I love my blog most of the time. I love that it exists and that I can come here to pour out ideas and wonder and dream out loud. But my blog isn’t always useful or helpful. Sometimes it’s like a window on which I just want to pull the blinds.
Sometimes, a simple old-fashioned journal works better. Or a walk with a close friend. Or family time.
“I don’t really know what you do all day, Mom,” said one of my children recently.
A few days later, there was a detailed discussion, involving all my children, on the subject of all the books I should be writing, mostly revolving around riffs on Girl Runner. Sequels, prequels, spin-offs. A great deal of laughter.
I got so depressed, I finally asked them to stop. It has been years since I’ve written a publishable novel. A person starts to wonder, you know.
The work goes on. It’s what I do all day.
This is not an uncommon story, to be sure.
“You have to be able to stand not knowing long enough to let something ALIVE take shape.” -Lynda Barry
I don’t know how long I can stand not knowing, but, aha!, there’s my word of the year, standing right there inside that sentence, firm and strong and useful, if a bit itch-inducing. It never occurred to me that I would or could use it in this way, but I can and will.
You are so right Carrie, I understand this blog so well. You have to be able to stand the not knowing but also know that you’re shaping it and driving it somewhere, even when it doesn’t feel like you’re doing anything. I’ve been in this place for awhile now and it’s so hard some days. But there’s movement everyday, and a purpose.
Thank you, Sarah.
Have you been following this fascinating series of articles in The New York Times about Canadians adopting Syrian families? Here’s today’s installment after one year:
Hi Juliet, I have been following this series with great interest, and I had not read the latest instalment. Thank you for pointing it out to me. Many of the problems with the program ring true to my experience, as do the rewards. My group is only a few months into our sponsorship, but I think if the bonds are strong and real, the friendships made will last past month 13. Unlike the family described in the story, the family we’re sponsoring is eager to become independent, they use public transportation, and they’ve made connections with other Syrian refugees through their language schools. Personally, I’m concerned for government-sponsored families who are struggling without that layer of community support; at my youngest children’s school, the parent council is trying to informally provide support for several families whose children are going to the school. The need is real. The sponsorship program gives ordinary individuals a practical and personal way to respond to otherwise overwhelming global disasters caused by forced migration, war, poverty, etc. It’s not perfect, but it’s an eye-opening education for sponsors, and I hope, too, that it gives some families a chance to start their lives again.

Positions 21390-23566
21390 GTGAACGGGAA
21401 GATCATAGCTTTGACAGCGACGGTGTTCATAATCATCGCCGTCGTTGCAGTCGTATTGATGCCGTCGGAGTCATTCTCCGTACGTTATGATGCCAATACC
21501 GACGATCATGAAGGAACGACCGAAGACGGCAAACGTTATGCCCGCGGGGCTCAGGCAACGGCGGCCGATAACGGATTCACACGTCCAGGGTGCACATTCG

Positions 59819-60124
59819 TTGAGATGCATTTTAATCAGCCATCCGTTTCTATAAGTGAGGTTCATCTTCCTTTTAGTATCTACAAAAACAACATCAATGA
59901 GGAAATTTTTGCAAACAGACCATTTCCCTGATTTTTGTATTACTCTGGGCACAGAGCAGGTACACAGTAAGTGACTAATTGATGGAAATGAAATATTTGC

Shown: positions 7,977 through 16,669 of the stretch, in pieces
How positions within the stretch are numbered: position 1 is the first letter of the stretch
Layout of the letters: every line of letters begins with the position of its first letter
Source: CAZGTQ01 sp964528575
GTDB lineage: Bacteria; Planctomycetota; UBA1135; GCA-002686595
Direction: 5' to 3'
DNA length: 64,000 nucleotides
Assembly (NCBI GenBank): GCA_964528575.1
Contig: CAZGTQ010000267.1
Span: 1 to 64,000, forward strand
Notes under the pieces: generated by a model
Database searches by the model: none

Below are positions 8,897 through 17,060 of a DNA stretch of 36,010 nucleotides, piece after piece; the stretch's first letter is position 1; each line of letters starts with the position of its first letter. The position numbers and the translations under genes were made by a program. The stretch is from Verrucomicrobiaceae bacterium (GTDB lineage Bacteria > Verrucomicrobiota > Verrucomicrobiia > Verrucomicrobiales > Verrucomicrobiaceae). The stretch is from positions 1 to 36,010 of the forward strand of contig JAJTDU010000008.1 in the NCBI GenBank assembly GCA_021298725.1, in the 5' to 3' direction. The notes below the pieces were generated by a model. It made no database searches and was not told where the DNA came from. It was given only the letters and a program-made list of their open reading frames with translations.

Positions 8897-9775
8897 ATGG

For what it’s worth, Carrie, I love your blog and especially these honest and eloquent reflections on what it really looks like and feels like to be a writer.
This particular topic, and that quote from Lynda Barry, came just at the right time for me, in the midst of some career uncertainty and pondering where writing fits in my life. Thank you!
Thank you, Lindsay.
PS I would love to hear an update from you sometime, Lindsay. Let me know how writing fits into your life, and if there’s anything I can do to help or encourage you.